Data can be de-identified by removing all direct and indirect identifiers (safe harbor method) or demonstrate statistically that it is highly improbable to identify an individual patient using the data in combination with publicly available information (statistical method).

Once the PHI is de-identified, the information is no longer subject to the HIPAA Privacy Rule and may be disclosed freely.

Direct Identifiers

Indirect Identifiers

Expert Determination Option

HIPAA provides that LSUHSC-NO may determine that health information is not individually identifiable if:

A person with appropriate knowledge of and experience with generally accepted statistical and scientific principles and methods for rendering information not individually identifiable, applying such principles and methods, determines that the risk is very small that the information could be used, alone or in combination with other reasonably available information, by an anticipated recipient to identify an individual who is the subject of the information; and that person documents the methods and results of the analysis that justify such determination.

The Office of Civil Rights of the U.S. Department of Health and Human Services has a guidance document that provides additional information on de-identification.

If you feel you need to utilize this option, you must contact the LSUHSC-NO Privacy Officer BEFORE any disclosure of information occurs.

Re-identification of Data

LSUHSC-NO may assign a code or other means of record identification to allow de-identified information to be re-identified, as long as the code is not derived from, or related to, the removed identifiers. In order for such data to meet the criteria for de-identification LSUHSC-NO must keep the code confidential to prevent unauthorized disclosure of PHI. If the data is re-identified, the information once again becomes subject to all the requirements of the HIPAA Privacy Rule.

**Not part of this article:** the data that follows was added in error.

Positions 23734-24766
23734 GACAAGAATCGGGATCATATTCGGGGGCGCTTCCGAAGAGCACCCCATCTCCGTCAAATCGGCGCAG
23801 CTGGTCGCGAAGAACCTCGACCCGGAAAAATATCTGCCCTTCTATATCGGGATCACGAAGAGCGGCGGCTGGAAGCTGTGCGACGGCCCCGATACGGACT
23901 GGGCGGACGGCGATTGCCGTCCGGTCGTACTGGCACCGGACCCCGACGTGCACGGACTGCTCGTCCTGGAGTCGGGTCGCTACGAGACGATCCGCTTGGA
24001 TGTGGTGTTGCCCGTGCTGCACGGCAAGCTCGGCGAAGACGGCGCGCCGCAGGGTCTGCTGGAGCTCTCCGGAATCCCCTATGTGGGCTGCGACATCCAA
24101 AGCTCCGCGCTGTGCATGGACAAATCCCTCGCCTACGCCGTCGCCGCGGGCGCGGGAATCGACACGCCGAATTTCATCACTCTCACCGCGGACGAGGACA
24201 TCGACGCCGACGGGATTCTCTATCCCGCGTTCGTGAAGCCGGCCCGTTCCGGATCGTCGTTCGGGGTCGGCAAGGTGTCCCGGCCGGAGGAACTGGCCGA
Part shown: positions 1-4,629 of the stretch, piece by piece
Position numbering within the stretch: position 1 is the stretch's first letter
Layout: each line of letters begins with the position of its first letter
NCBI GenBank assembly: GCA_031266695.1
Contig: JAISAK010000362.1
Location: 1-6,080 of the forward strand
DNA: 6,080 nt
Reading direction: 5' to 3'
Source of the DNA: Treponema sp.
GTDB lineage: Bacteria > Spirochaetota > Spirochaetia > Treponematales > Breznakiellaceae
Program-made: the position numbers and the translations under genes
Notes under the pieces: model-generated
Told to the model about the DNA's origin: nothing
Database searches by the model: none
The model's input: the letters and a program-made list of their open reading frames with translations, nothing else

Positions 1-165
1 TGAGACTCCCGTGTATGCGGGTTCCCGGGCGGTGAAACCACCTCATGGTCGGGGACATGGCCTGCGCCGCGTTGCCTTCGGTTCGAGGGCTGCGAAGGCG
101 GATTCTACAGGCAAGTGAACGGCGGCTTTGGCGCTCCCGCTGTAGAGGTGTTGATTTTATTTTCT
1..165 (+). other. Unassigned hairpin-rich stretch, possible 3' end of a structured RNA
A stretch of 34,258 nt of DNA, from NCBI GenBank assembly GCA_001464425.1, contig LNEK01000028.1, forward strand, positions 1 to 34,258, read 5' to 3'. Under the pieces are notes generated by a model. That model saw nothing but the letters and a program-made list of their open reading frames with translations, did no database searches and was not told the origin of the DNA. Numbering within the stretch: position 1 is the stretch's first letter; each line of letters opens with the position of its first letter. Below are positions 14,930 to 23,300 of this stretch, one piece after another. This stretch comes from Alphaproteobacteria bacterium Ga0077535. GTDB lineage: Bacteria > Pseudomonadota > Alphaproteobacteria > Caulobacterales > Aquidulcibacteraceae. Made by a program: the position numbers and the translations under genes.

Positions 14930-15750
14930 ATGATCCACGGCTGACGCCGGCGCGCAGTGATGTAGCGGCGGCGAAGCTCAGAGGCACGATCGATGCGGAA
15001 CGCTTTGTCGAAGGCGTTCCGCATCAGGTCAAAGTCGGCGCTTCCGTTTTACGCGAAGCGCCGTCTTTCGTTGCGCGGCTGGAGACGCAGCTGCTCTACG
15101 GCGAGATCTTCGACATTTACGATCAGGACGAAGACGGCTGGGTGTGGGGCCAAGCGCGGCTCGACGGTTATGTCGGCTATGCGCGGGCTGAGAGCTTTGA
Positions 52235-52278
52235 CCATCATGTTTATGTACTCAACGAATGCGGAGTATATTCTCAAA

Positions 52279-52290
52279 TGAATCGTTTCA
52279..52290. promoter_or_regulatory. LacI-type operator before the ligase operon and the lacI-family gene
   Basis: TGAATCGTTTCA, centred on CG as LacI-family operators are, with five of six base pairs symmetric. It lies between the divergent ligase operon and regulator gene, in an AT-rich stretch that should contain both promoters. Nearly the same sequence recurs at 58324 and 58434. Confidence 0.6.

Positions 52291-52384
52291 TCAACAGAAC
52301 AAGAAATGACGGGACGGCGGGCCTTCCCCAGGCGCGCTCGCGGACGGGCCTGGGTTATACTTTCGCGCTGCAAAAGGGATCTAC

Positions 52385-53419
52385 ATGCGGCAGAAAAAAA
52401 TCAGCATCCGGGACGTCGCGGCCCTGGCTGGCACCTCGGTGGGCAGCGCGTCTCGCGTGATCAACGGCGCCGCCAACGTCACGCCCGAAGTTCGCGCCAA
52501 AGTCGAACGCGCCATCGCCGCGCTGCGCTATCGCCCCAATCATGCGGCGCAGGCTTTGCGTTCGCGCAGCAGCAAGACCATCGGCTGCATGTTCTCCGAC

LSUHSC-NO’s HIPAA Policies and Procedures on De-identification of PHI are contained in Chancellor’s Memorandum (CM) 53 and may be found at:

Limited Data Sets

LSUHSC-NO may disclose PHI in a limited data set (LDS) to a researcher who has entered into an appropriate “data use agreement”. The LDS must have all direct identifiers removed; they may still include information that could “indirectly” identify the subject using statistical methods.

Data Use Agreement

LSUHSC-NO must condition the disclosure of the LDS on the execution of a “data use agreement.” The data use agreement must establish:

LSUHSC-NO’s HIPAA Policies and Procedures on Limited Data Sets and Data Use Agreements are contained in Chancellor’s Memorandum (CM) 53 and may be found at:

Data Sets with Direct Identifiers

There are instances where public health activities require data that includes identifiers. For example, the CDC may request information regarding patients with a particular infection. When handling identified health information, it is important to take all reasonable steps to ensure the privacy and security of the information. Even if the information is not subject to HIPAA regulations, there may be state laws or other privacy and/or security requirements and such information is still considered Protected or Restricted Information under PM-36.

Scenario 1

Public Health

Dr. Capaldi is designing a research study. While he has eliminated all other identifiers, he needs to retain the both the month and the year of the date of birth of the subjects in the study. Does that automatically mean his data can't be considered to be de-identified?


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Scenario 2


Under Louisiana law, LSUHSC-NO operates the Louisiana Tumor Registry (LTR), a public health authority which is not subject to HIPAA. Does this mean that the LTR does not have to protect the privacy of the patient information the LTR has in its possession?


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Getting Help

If you have any questions, please contact the Office of Compliance Programs by: